Subject: I have found a CD that I think you would enjoy
Genres: Alternative Rock, World Music, Pop, Rock
Exclusive US edition includes two bonus tracks: 'The Prettiest Thing on Saltcoats Beach' and 'Everybody's Got to Learn Sometime'. Glasvegas are a four piece from the tough East End of Glasgow, who fuse a wall of sound nois... more »
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Exclusive US edition includes two bonus tracks: 'The Prettiest Thing on Saltcoats Beach' and 'Everybody's Got to Learn Sometime'. Glasvegas are a four piece from the tough East End of Glasgow, who fuse a wall of sound noise that is equal parts Jesus and Mary Chain, Elvis and Phil Spector combined with a Pop sensibility inspired by '60s Girl Pop and Doo Wop. Since they debuted on the music scene, fans and critics have sung their praises in print and on the internet. This, their, highly anticipated self-titled debut album includes the singles 'Geraldine' and 'Daddy's Gone'. Columbia Records. 2008.
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A Brilliant Debut From A Stunning New Band
Andre Reynolds | Nashville, TN USA | 01/06/2009
(5 out of 5 stars)
"This album was easily one of the most surprising and stunning debuts of 2008 in the UK, and will surely act as the same here in the States for 2009. But I must warn you, if you're not a fan of thick Scottish accents, it may take you a few spins to warm up to this band. With that aside, Glasvegas delivers an album full of emotion, spirit, and meaningful lyrics... a rarity among today's rock scene whether you wish to admit it or not.
One of the most refreshing aspects of this album is that it is made by musicians who know their craft and use real instruments. As ridiculous as that may sound, today's music scene seems more and more crowded with bands who have adopted the laptop as a musical instrument, flooding the airwaves with the newest crackles and synths courtesy of a make-shift bedroom studio. Glasvegas takes it back to basics and delivers what has been eluding modern music... heartfelt tales of average people told alongside well thought out and skillfully composed music.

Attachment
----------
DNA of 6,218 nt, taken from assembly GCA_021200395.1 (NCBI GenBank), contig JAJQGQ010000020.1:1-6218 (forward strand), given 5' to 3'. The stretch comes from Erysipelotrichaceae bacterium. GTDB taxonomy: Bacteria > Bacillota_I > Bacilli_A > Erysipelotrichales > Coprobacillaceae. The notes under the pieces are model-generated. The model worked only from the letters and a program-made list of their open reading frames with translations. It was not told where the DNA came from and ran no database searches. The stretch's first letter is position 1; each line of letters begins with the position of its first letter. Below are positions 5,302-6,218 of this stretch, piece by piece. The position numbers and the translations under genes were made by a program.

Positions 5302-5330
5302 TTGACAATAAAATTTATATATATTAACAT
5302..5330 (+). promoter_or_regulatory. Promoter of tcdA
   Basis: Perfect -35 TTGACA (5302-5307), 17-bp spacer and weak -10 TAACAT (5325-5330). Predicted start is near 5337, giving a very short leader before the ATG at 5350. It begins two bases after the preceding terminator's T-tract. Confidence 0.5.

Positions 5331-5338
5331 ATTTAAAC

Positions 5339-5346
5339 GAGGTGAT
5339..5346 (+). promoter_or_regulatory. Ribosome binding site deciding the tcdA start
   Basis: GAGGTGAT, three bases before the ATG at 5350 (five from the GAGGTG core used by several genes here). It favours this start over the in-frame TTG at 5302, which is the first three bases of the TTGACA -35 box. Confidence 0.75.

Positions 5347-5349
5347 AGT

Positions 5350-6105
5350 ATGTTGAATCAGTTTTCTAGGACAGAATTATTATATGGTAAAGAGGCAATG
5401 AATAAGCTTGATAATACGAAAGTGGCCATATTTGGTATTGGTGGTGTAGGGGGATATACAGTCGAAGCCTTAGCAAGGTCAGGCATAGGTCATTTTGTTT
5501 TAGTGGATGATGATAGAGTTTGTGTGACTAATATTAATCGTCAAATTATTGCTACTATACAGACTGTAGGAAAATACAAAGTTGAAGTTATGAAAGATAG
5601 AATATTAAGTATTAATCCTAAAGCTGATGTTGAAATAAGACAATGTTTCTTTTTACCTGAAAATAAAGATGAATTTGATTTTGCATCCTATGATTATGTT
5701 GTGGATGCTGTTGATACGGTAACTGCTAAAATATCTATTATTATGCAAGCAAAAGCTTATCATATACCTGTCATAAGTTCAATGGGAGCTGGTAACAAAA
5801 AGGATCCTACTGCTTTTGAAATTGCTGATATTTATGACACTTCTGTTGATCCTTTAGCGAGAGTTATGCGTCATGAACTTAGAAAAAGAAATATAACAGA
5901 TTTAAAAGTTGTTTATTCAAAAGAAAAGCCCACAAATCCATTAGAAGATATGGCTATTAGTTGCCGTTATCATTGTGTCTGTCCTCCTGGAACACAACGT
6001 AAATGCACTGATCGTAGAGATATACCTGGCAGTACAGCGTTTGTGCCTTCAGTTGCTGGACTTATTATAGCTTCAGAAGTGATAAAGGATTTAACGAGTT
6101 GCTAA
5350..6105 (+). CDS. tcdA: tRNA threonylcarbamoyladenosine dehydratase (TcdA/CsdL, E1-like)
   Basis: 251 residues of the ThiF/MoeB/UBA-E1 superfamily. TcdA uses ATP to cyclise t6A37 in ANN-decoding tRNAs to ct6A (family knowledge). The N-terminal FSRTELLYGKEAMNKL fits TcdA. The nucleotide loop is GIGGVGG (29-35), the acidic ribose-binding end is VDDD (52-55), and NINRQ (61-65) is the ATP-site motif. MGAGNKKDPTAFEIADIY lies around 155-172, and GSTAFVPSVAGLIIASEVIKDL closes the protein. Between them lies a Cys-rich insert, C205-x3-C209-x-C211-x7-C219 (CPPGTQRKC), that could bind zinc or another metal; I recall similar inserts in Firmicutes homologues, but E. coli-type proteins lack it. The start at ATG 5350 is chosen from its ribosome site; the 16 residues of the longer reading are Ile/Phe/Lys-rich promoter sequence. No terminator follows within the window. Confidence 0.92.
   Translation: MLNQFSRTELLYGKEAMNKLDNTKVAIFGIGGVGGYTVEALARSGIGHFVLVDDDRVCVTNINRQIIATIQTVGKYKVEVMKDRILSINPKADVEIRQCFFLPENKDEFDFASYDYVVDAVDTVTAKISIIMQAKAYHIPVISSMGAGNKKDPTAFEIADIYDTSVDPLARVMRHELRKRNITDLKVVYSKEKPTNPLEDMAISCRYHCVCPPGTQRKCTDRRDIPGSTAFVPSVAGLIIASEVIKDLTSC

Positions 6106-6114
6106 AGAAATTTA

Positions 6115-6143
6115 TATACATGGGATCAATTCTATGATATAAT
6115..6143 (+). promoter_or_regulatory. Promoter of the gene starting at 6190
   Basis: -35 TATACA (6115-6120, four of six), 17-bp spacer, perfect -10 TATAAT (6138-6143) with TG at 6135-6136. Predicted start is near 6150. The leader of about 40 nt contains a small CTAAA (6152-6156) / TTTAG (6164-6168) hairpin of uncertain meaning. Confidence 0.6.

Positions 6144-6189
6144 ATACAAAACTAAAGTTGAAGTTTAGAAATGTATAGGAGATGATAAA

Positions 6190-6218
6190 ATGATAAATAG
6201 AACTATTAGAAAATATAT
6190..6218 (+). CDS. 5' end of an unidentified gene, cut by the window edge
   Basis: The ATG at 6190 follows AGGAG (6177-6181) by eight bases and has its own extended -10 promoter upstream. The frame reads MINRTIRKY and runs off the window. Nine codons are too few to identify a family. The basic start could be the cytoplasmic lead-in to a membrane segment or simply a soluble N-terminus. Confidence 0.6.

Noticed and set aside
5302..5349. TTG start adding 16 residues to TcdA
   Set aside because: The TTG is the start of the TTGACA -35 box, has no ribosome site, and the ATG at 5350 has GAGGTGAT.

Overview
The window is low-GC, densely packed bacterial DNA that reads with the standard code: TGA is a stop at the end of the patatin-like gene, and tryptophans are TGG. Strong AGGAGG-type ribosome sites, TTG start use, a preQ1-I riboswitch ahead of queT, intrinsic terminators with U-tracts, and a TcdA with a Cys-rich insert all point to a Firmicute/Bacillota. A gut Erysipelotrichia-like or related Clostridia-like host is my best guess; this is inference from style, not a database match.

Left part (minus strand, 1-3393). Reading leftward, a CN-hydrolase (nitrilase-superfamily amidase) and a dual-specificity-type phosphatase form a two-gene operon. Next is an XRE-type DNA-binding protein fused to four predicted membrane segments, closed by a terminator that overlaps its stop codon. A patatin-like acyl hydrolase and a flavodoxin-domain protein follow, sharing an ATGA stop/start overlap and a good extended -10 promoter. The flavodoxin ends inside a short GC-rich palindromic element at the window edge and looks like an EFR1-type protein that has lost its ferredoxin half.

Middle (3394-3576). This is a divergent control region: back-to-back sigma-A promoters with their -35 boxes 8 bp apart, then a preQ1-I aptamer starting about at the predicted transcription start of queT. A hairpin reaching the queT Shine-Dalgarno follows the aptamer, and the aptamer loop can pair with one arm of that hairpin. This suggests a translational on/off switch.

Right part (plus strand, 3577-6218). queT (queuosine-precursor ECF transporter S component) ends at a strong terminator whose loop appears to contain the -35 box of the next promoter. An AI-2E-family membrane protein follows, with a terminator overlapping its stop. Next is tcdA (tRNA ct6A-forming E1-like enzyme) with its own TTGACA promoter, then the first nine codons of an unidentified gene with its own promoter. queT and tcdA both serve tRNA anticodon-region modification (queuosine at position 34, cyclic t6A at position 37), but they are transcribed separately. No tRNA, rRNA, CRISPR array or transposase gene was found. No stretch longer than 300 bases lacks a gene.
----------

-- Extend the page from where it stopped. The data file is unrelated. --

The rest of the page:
The album kicks off with what many listeners deemed an easy pick for song of the year in 2008 among the UK, "Flowers and Football Tops - a song about a mother left without a son due to violence. The song clocks in at nearly 7 minutes, but not a second is wasted. The track is immense, giving off a sense of space with the help of some of the best placed reverb I've heard in a while. The track is topped by the raw emotion within the ending, where the refrain of "You Are My Sunshine" lingers on a chord that is sure to send chills down your spine. Other notable tracks include "Geraldine," "Daddy's Gone," and "Go Square Go." Geraldine and Daddy's Gone showcase the soulful aspects of Allen's voice (lead singer). The tracks also show his knack for recognizing social aspects in his songwriting, rather than penning songs that are self-consumed and repetitive in nature. Each track is cleverly put together and exhibits a sense of restraint that will have you begging for new material after the album has run through its 42 minutes.
There has been much hype surrounding Glasvegas worldwide, and often that's a sure sign to a brief 15 minutes in the limelight. But this band is an exception. Upon listening to this album, you will find yourself thoroughly consumed in its near perfect orchestration and commentary on human nature. I guarantee that this will be an album that you'll find yourself listening to 1... 5... 10 years down the road. It's an album of timeless rock and roll without the filler... an album you will find yourself listening to track by track without feeling the need to skip or fast-forward. It's rare that you can say such things about a debut album, but then again, it's rare that a band like Glasvegas comes along and delivers on such high expectations.